Exclusive (X) locks prevent access to a resource by concurrent transactions. No other transactions can read or modify data locked with an exclusive (X) lock.
An intent lock indicates that SQL Server wants to acquire a shared (S) lock or exclusive (X) lock on some of the resources lower down in the hierarchy. For example, a shared intent lock placed at the table level means that a transaction intends on placing shared (S) locks on pages or rows within that table. Setting an intent lock at the table level prevents another transaction from subsequently acquiring an exclusive (X) lock on the table containing that page. Intent locks improve performance because SQL Server examines intent locks only at the table level to determine if a transaction can safely acquire a lock on that table. This removes the requirement to examine every row or page lock on the table to determine if a transaction can lock the entire table.
Intent locks include intent shared (IS), intent exclusive (IX), and shared with intent exclusive (SIX).
Schema modification (Sch-M) locks are used when a table data definition language (DDL) operation (such as adding a column or dropping a table) is being performed.
Schema stability (Sch-S) locks are used when compiling queries. Schema stability (Sch-S) locks do not block any transactional locks, including exclusive (X) locks. Therefore, other transactions can continue to run while a query is being compiled, including transactions with exclusive (X) locks on a table. However, DDL operations cannot be performed on the table.
Bulk Update Locks
Bulk update (BU) locks are used when bulk copying data into a table and either the TABLOCK hint is specified or the table lock on bulk load table option is set using sp_tableoption. Bulk update (BU) locks allow processes to bulk copy data concurrently into the same table while preventing other processes that are not bulk copying data from accessing the table.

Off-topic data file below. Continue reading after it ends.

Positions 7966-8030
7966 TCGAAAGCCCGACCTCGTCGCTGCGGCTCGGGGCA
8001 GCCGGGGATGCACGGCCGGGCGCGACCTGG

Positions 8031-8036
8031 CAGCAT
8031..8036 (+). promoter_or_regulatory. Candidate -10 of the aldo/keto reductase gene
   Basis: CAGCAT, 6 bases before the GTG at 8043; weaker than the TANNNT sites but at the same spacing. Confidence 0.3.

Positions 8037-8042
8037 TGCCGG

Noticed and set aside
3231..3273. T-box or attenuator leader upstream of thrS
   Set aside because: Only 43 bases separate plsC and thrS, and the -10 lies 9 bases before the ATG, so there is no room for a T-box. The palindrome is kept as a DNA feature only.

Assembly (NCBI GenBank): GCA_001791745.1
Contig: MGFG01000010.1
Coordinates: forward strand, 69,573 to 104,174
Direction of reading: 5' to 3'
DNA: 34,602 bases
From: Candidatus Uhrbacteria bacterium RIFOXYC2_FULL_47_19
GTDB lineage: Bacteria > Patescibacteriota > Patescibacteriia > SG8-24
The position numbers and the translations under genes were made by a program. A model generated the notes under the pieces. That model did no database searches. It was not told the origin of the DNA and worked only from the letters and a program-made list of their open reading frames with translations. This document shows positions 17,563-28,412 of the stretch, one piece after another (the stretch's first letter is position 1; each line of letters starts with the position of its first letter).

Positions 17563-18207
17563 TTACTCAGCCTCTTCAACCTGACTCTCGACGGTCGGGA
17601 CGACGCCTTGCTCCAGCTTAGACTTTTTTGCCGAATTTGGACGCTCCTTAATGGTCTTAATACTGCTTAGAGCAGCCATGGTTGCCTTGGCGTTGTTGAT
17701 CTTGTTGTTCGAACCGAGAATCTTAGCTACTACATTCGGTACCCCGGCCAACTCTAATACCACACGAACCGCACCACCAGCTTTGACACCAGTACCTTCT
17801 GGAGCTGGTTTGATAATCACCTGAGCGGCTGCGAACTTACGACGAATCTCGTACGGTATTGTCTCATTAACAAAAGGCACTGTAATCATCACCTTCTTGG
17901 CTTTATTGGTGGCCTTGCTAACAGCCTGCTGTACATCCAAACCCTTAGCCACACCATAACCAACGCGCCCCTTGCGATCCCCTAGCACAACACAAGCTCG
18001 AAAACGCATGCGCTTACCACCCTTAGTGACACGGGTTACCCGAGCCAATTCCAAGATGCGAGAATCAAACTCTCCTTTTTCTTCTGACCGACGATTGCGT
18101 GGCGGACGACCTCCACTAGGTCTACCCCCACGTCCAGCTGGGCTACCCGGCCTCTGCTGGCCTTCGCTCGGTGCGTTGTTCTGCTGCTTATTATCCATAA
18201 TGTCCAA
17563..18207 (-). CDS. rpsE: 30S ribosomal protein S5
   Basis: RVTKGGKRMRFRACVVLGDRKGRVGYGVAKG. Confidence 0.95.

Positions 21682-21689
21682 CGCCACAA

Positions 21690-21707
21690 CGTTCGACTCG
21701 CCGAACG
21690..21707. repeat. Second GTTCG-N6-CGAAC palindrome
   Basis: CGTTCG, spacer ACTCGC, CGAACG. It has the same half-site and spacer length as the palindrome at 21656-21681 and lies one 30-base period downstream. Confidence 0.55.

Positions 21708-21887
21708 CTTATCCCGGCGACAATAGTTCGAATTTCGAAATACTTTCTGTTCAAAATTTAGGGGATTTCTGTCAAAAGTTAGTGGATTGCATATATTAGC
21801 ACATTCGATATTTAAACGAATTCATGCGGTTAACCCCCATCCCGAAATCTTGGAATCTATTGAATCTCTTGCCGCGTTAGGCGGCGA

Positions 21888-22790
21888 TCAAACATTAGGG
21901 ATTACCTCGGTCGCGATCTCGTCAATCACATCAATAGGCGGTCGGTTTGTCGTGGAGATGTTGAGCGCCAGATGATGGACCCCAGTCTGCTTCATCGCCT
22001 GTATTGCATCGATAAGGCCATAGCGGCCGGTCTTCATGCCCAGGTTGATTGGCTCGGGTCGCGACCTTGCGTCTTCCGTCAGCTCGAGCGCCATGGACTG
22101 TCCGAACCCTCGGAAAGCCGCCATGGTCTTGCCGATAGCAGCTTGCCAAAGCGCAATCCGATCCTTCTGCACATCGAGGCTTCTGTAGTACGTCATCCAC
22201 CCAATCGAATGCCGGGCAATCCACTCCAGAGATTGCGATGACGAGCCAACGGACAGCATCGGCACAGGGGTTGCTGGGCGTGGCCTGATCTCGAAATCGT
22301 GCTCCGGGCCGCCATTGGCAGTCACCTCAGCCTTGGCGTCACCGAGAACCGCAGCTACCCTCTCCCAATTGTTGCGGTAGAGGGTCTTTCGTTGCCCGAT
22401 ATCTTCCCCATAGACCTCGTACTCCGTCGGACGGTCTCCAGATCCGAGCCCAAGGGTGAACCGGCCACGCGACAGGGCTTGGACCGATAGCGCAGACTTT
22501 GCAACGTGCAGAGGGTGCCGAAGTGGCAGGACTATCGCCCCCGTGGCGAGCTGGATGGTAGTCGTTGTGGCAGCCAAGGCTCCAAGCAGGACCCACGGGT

Conversion locks are locks resulting from converting one type of lock to another. There are 3 types of conversion locks:
•Shared with Intent Exclusive (SIX). A transaction that holds a Shared lock also has some pages/rows locked with an Exclusive lock
•Shared with Intent Update (SIU). A transaction that holds a Shared lock also has some pages/rows locked with an Update lock.
•Update with Intent Exclusive (UIX). A transaction that holds an Update lock also has some pages/rows locked with an Exclusive lock.
SQL Server can lock these resources (listed in order of increasing granularity).
RID (Row identifier): Used to lock a single row within a table.
Key (Row lock within an index): Used to protect key ranges in serializable transactions.
Page ( 8 KB): data page or index page.
Extent: Contiguous group of eight data pages or index pages.
Table: Entire table, including all data and indexes.
Lock compatibility matrix below shows which locks are compatible with other locks obtained on the same resource from microsoft site below:
I will update more on Lock Escalations soon………